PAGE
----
The CRASH-2 study did a good job of demonstrating the value of giving tranexamic acid (TXA) in patients with major hemorrhage. The kicker is that the data seemed to show that the effect was best if given early, and might even be detrimental after 3 hours.
The reality is that most patients with major hemorrhage will present as a trauma activation. And if they really are bleeding badly, they will probably trigger your massive transfusion protocol (MTP). But at the same time, they will probably keep you very busy, and it’s easy to forget to order the TXA.
How can you make sure to start the TXA promptly on these patients? Easy! Check out this picture:
Yes, that’s a cheat sign right on top of the first cooler for the MTP! Have the blood bank include this sign in the cooler, so that everyone can see it when you crack the cooler open to give the first units of blood products.
In most hospitals, TXA is a pharmacy item. It should be stocked in the ED, and not in a far away pharmacy satellite. And don’t forget that TXA is given twice, 1 gram given over 10 minutes (or just IV push for speed), followed by another gram infused over 8 hours.
How do you get patients out of their clothes during a trauma resuscitation? Most of the time, I bet your answer is “with a pair of scissors.” And once they are off, what do you do with them? Admit it. You just throw them on the floor. And sometime later, someone’s job is to find it all, put it in a bag, and store it or hand it over to the police.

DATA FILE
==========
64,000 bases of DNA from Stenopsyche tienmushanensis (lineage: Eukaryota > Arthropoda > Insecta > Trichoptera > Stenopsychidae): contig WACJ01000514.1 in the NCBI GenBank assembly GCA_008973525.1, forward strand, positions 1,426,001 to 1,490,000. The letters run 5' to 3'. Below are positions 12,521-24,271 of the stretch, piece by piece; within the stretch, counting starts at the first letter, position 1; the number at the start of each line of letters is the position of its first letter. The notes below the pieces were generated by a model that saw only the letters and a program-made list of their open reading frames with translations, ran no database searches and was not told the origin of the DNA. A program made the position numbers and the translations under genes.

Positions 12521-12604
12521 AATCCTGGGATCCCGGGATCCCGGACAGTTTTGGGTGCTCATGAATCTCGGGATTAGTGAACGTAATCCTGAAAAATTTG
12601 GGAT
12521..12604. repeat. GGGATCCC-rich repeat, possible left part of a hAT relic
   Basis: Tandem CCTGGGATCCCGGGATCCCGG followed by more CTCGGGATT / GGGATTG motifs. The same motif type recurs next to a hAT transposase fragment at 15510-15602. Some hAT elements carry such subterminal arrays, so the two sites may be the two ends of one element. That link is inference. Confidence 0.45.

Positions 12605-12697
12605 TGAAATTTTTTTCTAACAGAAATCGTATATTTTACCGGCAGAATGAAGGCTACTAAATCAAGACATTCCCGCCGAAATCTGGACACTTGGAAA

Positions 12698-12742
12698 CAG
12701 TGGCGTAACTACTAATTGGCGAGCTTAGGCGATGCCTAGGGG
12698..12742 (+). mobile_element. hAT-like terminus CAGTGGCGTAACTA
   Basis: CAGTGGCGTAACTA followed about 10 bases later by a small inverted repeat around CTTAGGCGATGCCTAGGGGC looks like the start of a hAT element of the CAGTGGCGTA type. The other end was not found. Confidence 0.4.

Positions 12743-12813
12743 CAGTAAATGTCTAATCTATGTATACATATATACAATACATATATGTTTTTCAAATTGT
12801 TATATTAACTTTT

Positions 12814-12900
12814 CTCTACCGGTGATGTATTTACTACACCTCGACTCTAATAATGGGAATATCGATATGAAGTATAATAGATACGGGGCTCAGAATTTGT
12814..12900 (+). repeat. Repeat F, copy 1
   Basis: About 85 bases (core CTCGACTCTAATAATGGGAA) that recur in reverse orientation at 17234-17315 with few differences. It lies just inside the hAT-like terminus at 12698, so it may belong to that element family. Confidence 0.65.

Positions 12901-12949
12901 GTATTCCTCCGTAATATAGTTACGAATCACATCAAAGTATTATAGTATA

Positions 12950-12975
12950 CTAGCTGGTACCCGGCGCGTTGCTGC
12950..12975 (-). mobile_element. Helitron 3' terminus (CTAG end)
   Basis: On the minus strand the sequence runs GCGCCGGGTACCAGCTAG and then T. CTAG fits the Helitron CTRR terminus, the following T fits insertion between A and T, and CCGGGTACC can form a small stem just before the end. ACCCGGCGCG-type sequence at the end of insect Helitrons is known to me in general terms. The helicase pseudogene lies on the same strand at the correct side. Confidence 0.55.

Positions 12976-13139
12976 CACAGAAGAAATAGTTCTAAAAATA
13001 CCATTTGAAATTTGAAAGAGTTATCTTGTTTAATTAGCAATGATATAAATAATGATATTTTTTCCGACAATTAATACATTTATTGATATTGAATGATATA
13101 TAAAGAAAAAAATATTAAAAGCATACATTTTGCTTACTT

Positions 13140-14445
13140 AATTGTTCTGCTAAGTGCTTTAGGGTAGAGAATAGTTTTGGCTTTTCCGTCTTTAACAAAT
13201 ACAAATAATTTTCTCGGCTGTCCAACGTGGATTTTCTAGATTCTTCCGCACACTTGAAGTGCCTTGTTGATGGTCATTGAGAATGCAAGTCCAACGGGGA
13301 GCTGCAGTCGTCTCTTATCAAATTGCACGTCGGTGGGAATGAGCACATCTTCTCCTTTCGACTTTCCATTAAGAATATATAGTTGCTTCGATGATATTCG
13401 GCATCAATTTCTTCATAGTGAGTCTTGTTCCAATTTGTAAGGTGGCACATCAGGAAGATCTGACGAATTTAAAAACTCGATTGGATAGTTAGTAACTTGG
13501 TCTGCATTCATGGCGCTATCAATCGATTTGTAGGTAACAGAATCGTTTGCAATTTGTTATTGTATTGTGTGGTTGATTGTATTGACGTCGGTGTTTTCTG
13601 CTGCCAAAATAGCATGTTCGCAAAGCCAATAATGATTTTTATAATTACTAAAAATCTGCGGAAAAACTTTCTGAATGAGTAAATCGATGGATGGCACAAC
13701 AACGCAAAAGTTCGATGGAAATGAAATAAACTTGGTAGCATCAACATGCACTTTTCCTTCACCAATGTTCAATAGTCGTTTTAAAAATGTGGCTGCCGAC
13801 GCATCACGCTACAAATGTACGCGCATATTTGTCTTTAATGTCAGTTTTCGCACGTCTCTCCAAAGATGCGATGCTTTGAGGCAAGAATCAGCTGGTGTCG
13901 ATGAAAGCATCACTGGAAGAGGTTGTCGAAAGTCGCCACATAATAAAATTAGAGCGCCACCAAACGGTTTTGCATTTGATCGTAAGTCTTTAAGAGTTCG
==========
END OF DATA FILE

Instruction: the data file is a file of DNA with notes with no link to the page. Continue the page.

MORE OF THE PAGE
There are more problems than you might think with this approach. First, and most importantly to the patient, their stuff can get lost. Swept up with all the other detritus from a trauma activation. And second, their belongings may become evidence and it’s just been contaminated.
So here’s an easy solution. Create a specific place to put the clothes. Make it small, with a tiny footprint in your trauma room. Make it movable so it can be kept out of the way. And make sure it is shaped so it can contain a large paper bag to preserve evidence without contamination.
And here’s the answer:
Yes, it’s a plain old laundry basket. The perfect solution. And best of all, these are dirt cheap when you are used to seeing what hospitals charge for stuff. So your ED can buy several ($14.29 ea on Amazon.com) in case they can’t be cleaned anymore or just disappear.
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